Analytical Buddhism: The Two-tiered Illusion of Self by M. Albahari

By M. Albahari

We spend our lives keeping an elusive self - yet does the self truly exist? Drawing on literature from Western philosophy, neuroscience and Buddhism (interpreted), the writer argues that there's no self. The self - as unified proprietor and philosopher of innovations - is an phantasm created by means of degrees. A tier of obviously unified cognizance (notably absent in average bundle-theory debts) merges with a tier of desire-driven recommendations and feelings to yield the influence of a self. So whereas the self, if actual, might imagine up the strategies, the suggestions, in truth, imagine up the self.

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This renders them unsatisfactory as a source of happiness that is completely free of potential dukkha¯. ha¯ for ‘becoming’ can mean, in Buddhist parlance, that one emotionally invests in being a particular kind of person, for example, as a person who is successful and accepted by one’s peers. One wishes to be this kind of person indefinitely, not to go out of existence by means of changing 26 Analytical Buddhism: The Two-Tiered Illusion of Self conditions including eventual death. ha¯ in this context feeds on praise, fortune, love and fame, nurturing what is colloquially known as an ego.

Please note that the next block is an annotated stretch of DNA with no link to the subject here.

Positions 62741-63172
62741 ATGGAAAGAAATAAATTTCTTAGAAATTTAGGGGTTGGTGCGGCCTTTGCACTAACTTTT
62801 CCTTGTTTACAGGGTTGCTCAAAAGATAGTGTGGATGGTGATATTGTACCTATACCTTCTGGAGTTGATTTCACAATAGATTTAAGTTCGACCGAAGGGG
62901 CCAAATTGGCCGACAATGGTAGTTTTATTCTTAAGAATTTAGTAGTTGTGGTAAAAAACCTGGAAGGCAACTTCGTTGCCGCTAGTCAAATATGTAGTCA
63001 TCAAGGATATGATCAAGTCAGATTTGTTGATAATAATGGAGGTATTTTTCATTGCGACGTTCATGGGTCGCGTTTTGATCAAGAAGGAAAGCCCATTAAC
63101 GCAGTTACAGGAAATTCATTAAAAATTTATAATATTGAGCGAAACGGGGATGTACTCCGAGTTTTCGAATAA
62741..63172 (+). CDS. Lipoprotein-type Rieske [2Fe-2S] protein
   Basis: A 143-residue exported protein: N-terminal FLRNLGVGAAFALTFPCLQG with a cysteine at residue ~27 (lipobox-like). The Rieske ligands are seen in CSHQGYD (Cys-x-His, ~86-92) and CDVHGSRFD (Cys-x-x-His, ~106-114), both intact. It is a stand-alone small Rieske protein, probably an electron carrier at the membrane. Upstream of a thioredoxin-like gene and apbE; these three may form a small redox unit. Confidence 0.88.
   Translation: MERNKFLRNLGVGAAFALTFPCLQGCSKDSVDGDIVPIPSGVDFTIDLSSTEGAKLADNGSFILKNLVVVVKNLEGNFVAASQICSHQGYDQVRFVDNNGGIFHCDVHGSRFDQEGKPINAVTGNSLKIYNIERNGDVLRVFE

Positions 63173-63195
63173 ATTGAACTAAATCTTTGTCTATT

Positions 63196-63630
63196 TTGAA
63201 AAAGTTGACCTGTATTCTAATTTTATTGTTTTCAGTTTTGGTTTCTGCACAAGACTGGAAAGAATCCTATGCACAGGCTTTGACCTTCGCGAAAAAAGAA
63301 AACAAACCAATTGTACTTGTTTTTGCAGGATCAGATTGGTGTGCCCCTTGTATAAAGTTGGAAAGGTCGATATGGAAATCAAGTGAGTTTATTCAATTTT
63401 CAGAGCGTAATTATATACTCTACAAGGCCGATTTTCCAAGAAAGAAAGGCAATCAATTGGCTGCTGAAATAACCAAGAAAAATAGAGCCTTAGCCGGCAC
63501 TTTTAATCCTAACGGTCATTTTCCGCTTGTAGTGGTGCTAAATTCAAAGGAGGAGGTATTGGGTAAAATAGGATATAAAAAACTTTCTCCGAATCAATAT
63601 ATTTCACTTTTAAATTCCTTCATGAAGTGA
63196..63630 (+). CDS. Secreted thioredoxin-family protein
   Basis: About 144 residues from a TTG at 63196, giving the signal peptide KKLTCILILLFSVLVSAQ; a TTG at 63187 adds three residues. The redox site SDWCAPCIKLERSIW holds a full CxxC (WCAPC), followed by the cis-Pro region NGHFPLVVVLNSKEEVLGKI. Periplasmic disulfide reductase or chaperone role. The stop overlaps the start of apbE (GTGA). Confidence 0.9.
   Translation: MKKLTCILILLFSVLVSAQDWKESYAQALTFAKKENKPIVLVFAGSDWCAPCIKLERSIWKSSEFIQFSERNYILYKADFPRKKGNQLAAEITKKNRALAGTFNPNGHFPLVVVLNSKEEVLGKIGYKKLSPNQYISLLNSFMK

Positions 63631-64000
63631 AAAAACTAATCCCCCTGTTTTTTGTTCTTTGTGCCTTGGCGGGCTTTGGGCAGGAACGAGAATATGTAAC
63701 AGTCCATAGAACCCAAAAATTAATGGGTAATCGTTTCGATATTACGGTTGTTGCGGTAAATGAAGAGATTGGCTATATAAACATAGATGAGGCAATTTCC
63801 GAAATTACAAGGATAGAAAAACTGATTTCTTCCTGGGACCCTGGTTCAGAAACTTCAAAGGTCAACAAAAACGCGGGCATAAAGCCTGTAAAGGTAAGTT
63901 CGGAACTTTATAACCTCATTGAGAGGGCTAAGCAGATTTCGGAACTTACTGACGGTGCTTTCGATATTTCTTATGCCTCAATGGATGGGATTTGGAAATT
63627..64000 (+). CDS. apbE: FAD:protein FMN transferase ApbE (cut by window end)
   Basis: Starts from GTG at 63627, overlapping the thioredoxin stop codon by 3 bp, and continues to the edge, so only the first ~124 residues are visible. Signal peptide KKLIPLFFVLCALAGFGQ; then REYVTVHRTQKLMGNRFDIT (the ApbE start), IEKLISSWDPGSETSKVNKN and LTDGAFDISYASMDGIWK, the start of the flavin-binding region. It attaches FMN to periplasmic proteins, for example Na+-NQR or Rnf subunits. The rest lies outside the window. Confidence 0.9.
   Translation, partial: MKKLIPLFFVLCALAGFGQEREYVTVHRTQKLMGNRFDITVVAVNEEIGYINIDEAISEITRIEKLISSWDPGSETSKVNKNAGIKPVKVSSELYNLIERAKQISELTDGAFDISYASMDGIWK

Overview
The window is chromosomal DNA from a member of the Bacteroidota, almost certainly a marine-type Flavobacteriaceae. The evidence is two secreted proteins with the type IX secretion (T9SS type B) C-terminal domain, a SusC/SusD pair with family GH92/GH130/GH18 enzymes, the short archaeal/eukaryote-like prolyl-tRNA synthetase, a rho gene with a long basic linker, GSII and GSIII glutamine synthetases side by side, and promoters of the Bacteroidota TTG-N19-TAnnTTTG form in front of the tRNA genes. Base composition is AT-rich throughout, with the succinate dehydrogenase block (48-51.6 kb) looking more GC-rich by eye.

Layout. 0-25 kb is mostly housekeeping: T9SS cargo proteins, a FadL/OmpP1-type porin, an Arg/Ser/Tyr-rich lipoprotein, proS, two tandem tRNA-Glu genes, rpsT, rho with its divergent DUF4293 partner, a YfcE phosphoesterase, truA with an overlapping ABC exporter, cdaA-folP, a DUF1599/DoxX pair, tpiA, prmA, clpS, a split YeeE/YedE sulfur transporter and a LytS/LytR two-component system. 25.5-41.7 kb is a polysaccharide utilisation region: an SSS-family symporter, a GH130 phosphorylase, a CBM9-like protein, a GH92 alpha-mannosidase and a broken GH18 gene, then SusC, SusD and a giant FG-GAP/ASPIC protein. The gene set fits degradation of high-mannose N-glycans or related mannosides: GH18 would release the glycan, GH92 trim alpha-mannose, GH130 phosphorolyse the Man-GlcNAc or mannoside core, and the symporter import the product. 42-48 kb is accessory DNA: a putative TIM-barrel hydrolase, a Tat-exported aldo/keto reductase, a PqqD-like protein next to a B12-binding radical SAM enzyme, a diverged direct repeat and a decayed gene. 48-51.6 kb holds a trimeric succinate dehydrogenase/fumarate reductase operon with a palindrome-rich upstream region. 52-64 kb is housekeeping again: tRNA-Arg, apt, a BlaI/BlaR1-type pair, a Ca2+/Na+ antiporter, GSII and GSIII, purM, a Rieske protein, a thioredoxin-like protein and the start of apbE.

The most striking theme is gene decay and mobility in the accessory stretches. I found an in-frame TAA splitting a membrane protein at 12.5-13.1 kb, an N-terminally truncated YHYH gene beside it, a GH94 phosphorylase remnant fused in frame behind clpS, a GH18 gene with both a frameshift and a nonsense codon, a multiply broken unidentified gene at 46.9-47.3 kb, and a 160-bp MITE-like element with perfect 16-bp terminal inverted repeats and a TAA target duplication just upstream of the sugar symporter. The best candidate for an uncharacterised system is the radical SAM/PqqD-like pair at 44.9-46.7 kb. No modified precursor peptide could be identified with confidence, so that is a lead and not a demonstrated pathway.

Ha¯, and hence any emotional aversion to the physical dukkha¯, the Arahant cannot harbour any mental dukkha¯ – that borne of wishing the situation were otherwise. She may thus feel the most excruciating physical pain, but will harbour no mental aversion to the pain; she will not wish that the pain would cease. She would become no happier (or less happy) if the pain were to cease. This is what it means to harbour no attachment to or tan. ha¯ in any states of affairs; such a mode of conscious existence would, by normal psychological standards, be quite extraordinary.

It involves emotional investment in such things as food (driven by the pleasant taste sensations), a satisfying career (driven by the pleasant sensations associated with mental fulfilment) and a relationship (driven by alluring emotional sensations of romance). ha¯ with respect to pleasant sensory objects can lead to dukkha¯ if the desired object is threatened, denied or withdrawn. The reason that objects of sense-desire are sometimes classed as being ‘dukkha¯ ’, even though they feel pleasant, is that their conditioned co-dependence assures them of a lack of immunity from change and decay.

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